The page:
It does not in anyway make up for the trampling my civil liberties took last night. In court this morning, the Prosecutor tried to imply that I was being removed from the scene because I was some sort of threat to Cheney. I guess the pen is mightier than the sword.

In the affidavit, signed by the arresting officer, it was stated that the boss cop told me to leave or get arrested "at least five times." In fact, I was told that only once and I then complied. But of course, they had to make something up in hopes that I would come into court this morning and bow to their injustice. I am not sure how to counter the lie in the affidavit since my only witness is an 87-year-old man with hearing problems.

That is what has been depressing today. When the cops lie, what is anyone to do to defend himself?

Six months later

It has been more than six months since I was wrongfully arrested for merely carrying a sign to the Cheney fundraiser for John Hostettler. The element of time has served only to make me angrier and more troubled about the direction our country has taken of late.

My charges were dropped, inflated as they were, and the local prosecutor told me directly that he did not understand why I was arrested in the first place. He understood completely that the First Amendment of the Constitution guaranteed me the right to do what I had done. After all, protest is what this country was founded upon. That fact has been lost across much of the country today.

Is it necessary to give up any of our freedom to deal with terrorists? NO! But since September 11, 2001, all of us are finding the presence of increasing numbers of police to be a direct affront on our basic rights in nearly everything we do. A good example is my son, Will.

Will joined the U.S. Navy after high school graduation last year. He left for boot camp a little over a month before 9/11. Just before he left, he shared with me that fact that at age 18 he had already had to "blow" a breathalyzer on four different occasions. Not once had he been drinking when this happened, but that made little difference to the zealous cops that thought it was OK to toss aside the notion of "probable cause" to get their self imposed quota of teenage drinkers.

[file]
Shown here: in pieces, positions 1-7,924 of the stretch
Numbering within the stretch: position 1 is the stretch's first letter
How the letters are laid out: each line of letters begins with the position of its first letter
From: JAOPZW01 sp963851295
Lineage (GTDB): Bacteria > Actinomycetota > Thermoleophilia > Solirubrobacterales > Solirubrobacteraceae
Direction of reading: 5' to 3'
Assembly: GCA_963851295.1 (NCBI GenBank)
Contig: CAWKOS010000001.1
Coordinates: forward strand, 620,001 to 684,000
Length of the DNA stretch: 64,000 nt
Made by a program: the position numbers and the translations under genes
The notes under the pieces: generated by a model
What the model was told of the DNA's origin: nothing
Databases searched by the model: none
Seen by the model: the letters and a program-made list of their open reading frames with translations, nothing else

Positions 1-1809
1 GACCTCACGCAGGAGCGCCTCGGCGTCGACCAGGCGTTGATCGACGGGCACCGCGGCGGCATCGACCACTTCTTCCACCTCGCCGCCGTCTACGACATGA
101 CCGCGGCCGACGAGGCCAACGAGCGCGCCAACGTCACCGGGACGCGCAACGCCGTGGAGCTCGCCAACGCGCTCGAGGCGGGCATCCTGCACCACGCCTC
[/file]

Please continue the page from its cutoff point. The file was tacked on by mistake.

I cannot debate the need to keep teenage drinkers of the street, all too many die needlessly from errors in judgment immature minds make when influenced by alcohol. However, I find it downright bizarre that an 18-year-old who has never been accused of drinking by the police has had to prove his case prior to any charges being leveled on four different occasions. I am older than the hills and (knock on wood), I have never had to "blow" for a cop.

Apparently, the thinking of the gendarme community is that if you can get kids to readily submit to searches, blood tests and breathalyzers, they will be easy marks when the cops come to search your house and steal your computer for some other trumped up reason. Kids make an easy target for police because they know so little about the way things were compared to today.

But it is not just kids getting hassled by overzealous law enforcers. The whole realm of civil protest is under attack and suspicion. A few days ago, the prez appeared in Portland, Ore., to declare war on our forests and the environmentalists who seek to protect them. More than a thousand people turned out to protest Bush and his policies. Mothers, infants, children and others concerned with our future showed up with signs to have their voices heard.

What happened there, which was not printed in conventional media, was a riot that was started by Portland police who assaulted the peaceful crowd with a combination of pepper spray and rubber bullets until they dispersed. An otherwise peaceful protest turned violent, not by the protesters but by those paid to keep the peace.

While most protests have not become as violent as the one in Portland, it is clear that people who want to redress their grievances to the Prez or his vice should expect frustration if they expect to be heard. It is like dissent is no longer allowed. Those with the courage to do so, may find themselves prisoners of the state for crimes that did not exist prior to Bush seizing office.

Quelling political dissent is nothing new, despots have tried to do so throughout history with varying degrees of success. However, for my generation, it was long considered a right, even a duty, to stand up and be counted. Today, most of my generation has elected political castration, becoming eunuchs in service to the ABC team of Ashcroft, Bush and Cheney.

Today, most people seem content to watch from the sidelines of TV, bitchng only to themselves about how their liberties are being stripped, if at all. Docile attitudes are a contagious addiction, making us all mere pawns in a game of corporate control.

America was founded in protest. The Boston Tea Party was about much more than tea taxes. It was about fundamental freedom that our forefathers sought and died for. The Sons of Liberty were not pussies, they were patriots. Patriotism requires steadfast adherence to a set of freedom principles.

Have our generations lost those principles to the likes of the Ashcroft and Bush? Maybe. But that does not mean we should not get them back. Freedom is essential to the values held in common by Americans. If we give it up, America will no longer exist.

As for me, I am now suing the city of Evansville for violation of my civil rights. I want to make them pay and pay dearly for the wrong they committed on me. It is not for the money I am doing it, rather it is to make sure it does not happen again. The only way to assure that is to exact some form of punishment on the people who stripped me of my rights.

John Blair runs Valley Watch, an environmental group in Evansville that battles big coal and the nuclear industry. In 1978, he won the Pulitzer Prize for news photography. He can be reached at: